I read today that there is an international agreement, which prevents scientists from replying to an extra-terrestrial signal, unless they agree that to respond is a good idea. This is apparently the work of an organisation called SETI (Search for Extra-Terrestrial Intelligence). Science fiction has flooded us with stories of extra-terrestrial invasions by usually sinister aliens. So such precautions are understandable. On the other hand, curiosity combined with a profound longing not to be alone in the universe, would be hard to overcome in the event of a signal being detected. But, where would the possibility of intelligent connections lead? World politics are bad enough. Imagine, as science fiction already has, the reality of inter-terrestrial politics. The only benefit of some sort of threat might be that the raggle-taggle human race might be persuaded to forget its squabbles and disagreements, and unite in defence of the Earth or what's left of it that is worth saving. For myself, I have always been on the look out for a signal and always will be.
The bay tree which we cut down in May is fighting back. The tree surgeons promised to poison the stump but forgot, and I was reluctant to remind them. But on returning from holiday we find the shoots at the side of the stump are threatening to become a bush and, before long, a light-excluding tree, so I set to work with the secateurs. There is no shortage of bay leaves. The aroma is heady and makes me think of casseroles.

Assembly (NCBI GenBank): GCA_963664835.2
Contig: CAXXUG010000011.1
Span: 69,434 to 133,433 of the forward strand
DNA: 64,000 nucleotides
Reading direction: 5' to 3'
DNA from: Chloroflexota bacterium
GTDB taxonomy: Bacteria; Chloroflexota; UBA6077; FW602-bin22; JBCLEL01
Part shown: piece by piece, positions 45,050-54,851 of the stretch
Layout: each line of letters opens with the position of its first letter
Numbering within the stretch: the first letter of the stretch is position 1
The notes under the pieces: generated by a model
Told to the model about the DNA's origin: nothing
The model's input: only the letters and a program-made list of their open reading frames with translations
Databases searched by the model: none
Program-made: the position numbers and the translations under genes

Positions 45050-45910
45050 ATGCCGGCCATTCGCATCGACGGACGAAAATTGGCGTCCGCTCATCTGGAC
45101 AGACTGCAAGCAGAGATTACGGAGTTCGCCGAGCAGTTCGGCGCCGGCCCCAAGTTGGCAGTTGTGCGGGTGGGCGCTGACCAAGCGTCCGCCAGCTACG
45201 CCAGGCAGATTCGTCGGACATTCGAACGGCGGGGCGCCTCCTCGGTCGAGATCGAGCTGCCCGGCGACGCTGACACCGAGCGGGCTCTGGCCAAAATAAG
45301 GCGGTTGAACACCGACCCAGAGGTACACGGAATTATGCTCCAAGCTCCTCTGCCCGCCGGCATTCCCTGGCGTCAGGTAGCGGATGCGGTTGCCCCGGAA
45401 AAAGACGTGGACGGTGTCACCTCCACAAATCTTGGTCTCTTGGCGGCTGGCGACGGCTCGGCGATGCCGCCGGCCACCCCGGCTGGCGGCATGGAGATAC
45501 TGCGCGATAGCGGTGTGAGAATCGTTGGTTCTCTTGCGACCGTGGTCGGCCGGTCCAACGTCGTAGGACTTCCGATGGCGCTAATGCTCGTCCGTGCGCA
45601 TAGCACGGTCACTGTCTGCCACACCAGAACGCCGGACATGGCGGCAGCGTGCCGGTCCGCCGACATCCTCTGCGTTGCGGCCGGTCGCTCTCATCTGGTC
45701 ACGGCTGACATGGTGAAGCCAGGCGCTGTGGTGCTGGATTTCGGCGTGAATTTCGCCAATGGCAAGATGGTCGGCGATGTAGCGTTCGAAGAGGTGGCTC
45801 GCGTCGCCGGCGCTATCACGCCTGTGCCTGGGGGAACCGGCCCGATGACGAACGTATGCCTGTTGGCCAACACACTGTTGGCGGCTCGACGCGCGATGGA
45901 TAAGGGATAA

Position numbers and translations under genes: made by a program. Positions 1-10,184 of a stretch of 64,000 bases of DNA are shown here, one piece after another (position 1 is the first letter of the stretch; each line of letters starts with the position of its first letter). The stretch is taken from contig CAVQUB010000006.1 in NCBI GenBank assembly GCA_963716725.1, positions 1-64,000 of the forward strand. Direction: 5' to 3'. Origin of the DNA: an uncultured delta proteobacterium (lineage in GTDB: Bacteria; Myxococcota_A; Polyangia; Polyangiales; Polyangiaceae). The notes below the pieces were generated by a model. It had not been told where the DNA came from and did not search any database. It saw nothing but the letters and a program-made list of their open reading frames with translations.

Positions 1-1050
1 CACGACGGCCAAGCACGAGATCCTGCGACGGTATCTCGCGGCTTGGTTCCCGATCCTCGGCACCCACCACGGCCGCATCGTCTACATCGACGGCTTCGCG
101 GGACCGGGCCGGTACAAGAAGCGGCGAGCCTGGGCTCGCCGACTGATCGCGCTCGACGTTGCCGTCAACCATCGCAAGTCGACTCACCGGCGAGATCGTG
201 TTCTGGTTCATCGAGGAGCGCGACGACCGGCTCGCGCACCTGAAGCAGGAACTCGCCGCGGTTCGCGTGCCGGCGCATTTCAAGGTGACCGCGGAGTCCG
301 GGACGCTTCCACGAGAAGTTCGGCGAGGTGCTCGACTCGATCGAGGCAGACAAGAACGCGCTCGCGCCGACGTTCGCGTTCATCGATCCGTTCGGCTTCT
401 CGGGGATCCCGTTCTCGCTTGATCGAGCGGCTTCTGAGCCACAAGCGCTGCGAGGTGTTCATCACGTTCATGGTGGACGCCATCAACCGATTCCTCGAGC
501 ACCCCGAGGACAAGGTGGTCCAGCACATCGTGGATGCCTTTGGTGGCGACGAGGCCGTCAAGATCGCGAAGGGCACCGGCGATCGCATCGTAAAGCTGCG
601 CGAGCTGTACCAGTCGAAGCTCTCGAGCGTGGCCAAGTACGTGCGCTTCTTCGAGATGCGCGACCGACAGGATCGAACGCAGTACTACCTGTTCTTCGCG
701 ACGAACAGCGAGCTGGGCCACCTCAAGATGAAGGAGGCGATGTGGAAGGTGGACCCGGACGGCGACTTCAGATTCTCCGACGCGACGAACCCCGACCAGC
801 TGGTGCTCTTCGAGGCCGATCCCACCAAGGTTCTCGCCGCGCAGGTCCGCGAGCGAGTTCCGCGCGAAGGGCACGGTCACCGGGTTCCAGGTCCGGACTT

I love the eye holes in the belly of the maiden...hmmm...is there a poem in that?
I concur with you about the excitement of and desire for a signal from extraterrestrials. Watched an interesting animated film with grandson last evening, "The Battle for Terra." We humans were the bad guy invaders in this one.
I like bay leaf tea when my stomach is upset. A next door neighbor when I lived in New Orleans told my mother to give it to me for abdominal cramps. Can't remember if it worked, but I instantly liked the flavor of the tea.
bay rum might deter headlice
We may perhaps have received the signal and not recognised it...
Told you the bay tree would rise again! Even poisoning the stumps doesn't always work, praise be.
Does bay rum smell of bay then?
Crow: I have bay leaves enough for plenty of tea. Will try to remember the remedy next time I need it. Would it help in the event of a visit from an et?
T Bay Rum was a horse, wasn't it? as well as something people put on their hair. So no headlice. I have no need of either a dead horse or the tincture.
L I am nut sure that I didn't have a signal early this morning, but I think on the other hand that it may have been the milkman.
I have a Proustian memory of bay rum. Perhaps an uncle in the distant past. I have always thought that the pong was rum rather than bay. I am now on Baywatch!
Post a Comment